By Sukanta Chaudhuri
Last November, West Bengal’s Education Minister Partha Chatterjee issued an advisory he was neither empowered to make nor compelled to by circumstance. He announced that elections to student unions in Bengal’s colleges and universities, normally held in January, would be deferred till June in view of major school-leaving exams in February, themselves advanced to accommodate the State Assembly elections in March or April.
There seems no obvious justification for the move: the students’ elections would have ended before the public exams, let alone the Assembly polls (it is taken as axiomatic that these mega-events make such demands on the police and administration that only one can be held at a time).
More crucially still, students’ elections are the responsibility of the institutions: the government does not have statutory authority to announce or withhold them. The cry has inevitably gone up that the minister has infringed on institutional autonomy.
Chatterjee may have only himself to blame, as he has consistently maintained that the government can call the shots because it pays the salaries.
The acts governing the state’s universities have been revised three times in four years to that end. The indispensable statutes that, with much else, govern the election of teachers’ representatives to university bodies were suspended soon after the present government took charge; new statutes are awaiting approval for periods ranging from one to nearly three years.
The government has consistently pitted itself against a university community making a last-ditch stand to protect academic dignity and independence, principles that many states seem already to have surrendered. The most explosive outcome was the six-month ‘Hokkalarab’ movement of 2014, when not only students and teachers but guardians and civil society contended successfully to free Jadavpur University of an unpopular and damaging regime.
Despite their notoriously politicised image, Bengal’s leading universities keep up a notable record of teaching and research. In the recent Times Higher Education rankings, Jadavpur topped the list of Indian institutions formally called ‘universities’, outranked only by IISc Bengaluru and some (not all) IITs.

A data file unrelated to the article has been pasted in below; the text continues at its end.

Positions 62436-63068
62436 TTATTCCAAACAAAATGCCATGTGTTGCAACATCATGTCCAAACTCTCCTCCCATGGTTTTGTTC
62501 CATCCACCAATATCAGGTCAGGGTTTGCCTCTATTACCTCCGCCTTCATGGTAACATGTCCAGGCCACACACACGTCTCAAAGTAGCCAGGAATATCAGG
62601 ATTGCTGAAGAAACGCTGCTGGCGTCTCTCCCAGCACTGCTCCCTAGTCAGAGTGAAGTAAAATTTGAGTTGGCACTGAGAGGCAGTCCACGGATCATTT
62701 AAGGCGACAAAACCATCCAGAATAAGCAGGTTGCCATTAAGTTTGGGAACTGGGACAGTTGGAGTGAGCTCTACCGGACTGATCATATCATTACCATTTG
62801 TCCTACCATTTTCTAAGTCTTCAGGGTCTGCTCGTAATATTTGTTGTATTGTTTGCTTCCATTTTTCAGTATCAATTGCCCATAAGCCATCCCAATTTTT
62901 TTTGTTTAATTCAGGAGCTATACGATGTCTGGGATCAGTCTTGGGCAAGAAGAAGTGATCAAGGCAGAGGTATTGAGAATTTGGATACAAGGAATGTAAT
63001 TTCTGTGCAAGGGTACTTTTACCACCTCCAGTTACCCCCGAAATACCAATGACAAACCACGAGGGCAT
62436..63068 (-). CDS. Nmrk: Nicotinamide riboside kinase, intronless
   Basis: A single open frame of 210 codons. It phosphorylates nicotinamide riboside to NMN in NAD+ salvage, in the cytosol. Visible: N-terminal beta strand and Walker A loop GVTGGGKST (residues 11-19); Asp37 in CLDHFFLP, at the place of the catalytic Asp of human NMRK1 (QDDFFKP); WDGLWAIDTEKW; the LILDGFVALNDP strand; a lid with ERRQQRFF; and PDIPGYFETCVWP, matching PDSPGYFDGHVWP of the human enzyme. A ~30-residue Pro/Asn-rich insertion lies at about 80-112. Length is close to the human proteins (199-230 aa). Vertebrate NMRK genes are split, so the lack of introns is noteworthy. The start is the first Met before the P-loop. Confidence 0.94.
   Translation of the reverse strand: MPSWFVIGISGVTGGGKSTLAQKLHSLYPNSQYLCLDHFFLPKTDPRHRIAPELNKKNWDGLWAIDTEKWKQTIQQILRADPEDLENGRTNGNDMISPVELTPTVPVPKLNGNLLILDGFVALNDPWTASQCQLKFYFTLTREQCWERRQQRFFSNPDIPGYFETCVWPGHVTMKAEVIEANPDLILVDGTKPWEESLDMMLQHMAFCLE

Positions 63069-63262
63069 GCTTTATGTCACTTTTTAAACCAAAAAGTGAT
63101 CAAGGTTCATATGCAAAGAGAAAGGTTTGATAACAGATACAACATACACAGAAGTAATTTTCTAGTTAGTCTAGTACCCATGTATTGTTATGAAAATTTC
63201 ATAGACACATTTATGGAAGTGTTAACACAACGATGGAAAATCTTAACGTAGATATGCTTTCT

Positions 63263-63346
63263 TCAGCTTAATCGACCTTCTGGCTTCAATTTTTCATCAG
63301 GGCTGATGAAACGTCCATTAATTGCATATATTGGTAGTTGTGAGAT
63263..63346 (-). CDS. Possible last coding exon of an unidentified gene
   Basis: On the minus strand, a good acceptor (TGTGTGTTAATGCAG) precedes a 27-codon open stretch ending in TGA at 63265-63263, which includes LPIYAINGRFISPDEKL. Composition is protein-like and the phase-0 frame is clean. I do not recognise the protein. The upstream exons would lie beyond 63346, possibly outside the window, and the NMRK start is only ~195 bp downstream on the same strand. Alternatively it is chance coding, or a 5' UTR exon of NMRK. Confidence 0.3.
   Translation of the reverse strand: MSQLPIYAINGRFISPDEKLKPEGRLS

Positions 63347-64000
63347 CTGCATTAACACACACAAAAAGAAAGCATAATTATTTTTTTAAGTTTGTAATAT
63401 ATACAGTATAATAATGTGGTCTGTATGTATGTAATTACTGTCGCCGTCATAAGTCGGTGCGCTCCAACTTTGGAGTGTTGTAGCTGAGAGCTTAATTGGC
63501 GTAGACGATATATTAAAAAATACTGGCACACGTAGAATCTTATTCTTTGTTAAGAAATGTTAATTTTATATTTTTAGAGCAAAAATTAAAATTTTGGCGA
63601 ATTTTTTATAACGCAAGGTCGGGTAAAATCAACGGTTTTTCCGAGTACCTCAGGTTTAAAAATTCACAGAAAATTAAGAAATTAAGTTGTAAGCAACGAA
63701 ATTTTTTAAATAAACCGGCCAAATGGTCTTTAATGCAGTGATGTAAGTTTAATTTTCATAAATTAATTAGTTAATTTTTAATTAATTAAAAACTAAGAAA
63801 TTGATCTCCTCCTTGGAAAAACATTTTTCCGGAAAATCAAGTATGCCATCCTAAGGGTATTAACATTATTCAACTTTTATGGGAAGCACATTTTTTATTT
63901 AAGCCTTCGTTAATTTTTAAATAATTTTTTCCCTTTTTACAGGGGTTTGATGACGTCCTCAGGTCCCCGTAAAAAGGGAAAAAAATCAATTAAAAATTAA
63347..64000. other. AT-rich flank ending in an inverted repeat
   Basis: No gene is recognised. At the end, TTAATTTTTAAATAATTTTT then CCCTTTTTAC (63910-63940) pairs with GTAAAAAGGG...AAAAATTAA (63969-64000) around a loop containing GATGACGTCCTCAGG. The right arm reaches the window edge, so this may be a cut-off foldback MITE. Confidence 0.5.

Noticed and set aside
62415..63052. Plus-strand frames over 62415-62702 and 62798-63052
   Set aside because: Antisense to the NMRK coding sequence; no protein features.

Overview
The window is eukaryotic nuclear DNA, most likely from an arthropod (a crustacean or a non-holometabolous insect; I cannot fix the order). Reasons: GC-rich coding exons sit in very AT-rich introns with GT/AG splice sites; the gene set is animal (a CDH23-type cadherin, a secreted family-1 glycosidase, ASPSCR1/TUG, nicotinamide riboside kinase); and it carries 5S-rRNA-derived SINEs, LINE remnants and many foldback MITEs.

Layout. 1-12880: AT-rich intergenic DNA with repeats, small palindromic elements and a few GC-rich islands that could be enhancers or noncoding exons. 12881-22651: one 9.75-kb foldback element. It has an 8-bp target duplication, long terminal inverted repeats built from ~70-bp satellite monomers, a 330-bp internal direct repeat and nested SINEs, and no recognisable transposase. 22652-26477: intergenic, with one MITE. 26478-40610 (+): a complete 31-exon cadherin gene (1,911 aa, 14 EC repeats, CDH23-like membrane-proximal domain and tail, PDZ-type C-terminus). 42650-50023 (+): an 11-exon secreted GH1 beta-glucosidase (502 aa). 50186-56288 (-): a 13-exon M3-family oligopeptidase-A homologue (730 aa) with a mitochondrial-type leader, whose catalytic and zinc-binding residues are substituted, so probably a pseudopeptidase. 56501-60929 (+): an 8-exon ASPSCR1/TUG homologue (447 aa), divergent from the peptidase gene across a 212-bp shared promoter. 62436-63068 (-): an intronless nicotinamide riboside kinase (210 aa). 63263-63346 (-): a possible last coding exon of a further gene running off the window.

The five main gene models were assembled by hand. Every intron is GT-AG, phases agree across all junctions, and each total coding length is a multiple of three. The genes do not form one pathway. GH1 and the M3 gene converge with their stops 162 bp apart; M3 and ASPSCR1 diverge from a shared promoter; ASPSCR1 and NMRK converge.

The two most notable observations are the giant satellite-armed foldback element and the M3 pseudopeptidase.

Calcutta University was fourth. Particularly in the high-profile Calcutta, Jadavpur and Presidency Universities, campus activism is transmuting into a battle for freedom of thought and operation, breaking free of formal party politics.
Not unexpectedly, the first outcry against the ban on elections has risen from Jadavpur. Mounting student protests climaxed in a 54-hour blockade of the administrative building, with the Vice-Chancellor, Executive Council and other officials inside.
The last phase was a moral blockade, so to speak: the students declared that the Vice-Chancellor could leave but his departure would be read as a hostile gesture. By a decision as conciliatory as politic, he declined to do so till an understanding was reached.
The authorities were also trapped metaphorically in an unenviable position. The students’ stand is entirely correct in constitutional terms: the University is an autonomous body that has every right to conduct its own elections.
Despite its far from unsullied record at other times, the Jadavpur campus has been consistently free of violence during elections and is likely to remain so this time, unless trouble is introduced from outside. There seems no plausible ground not to conduct elections as usual.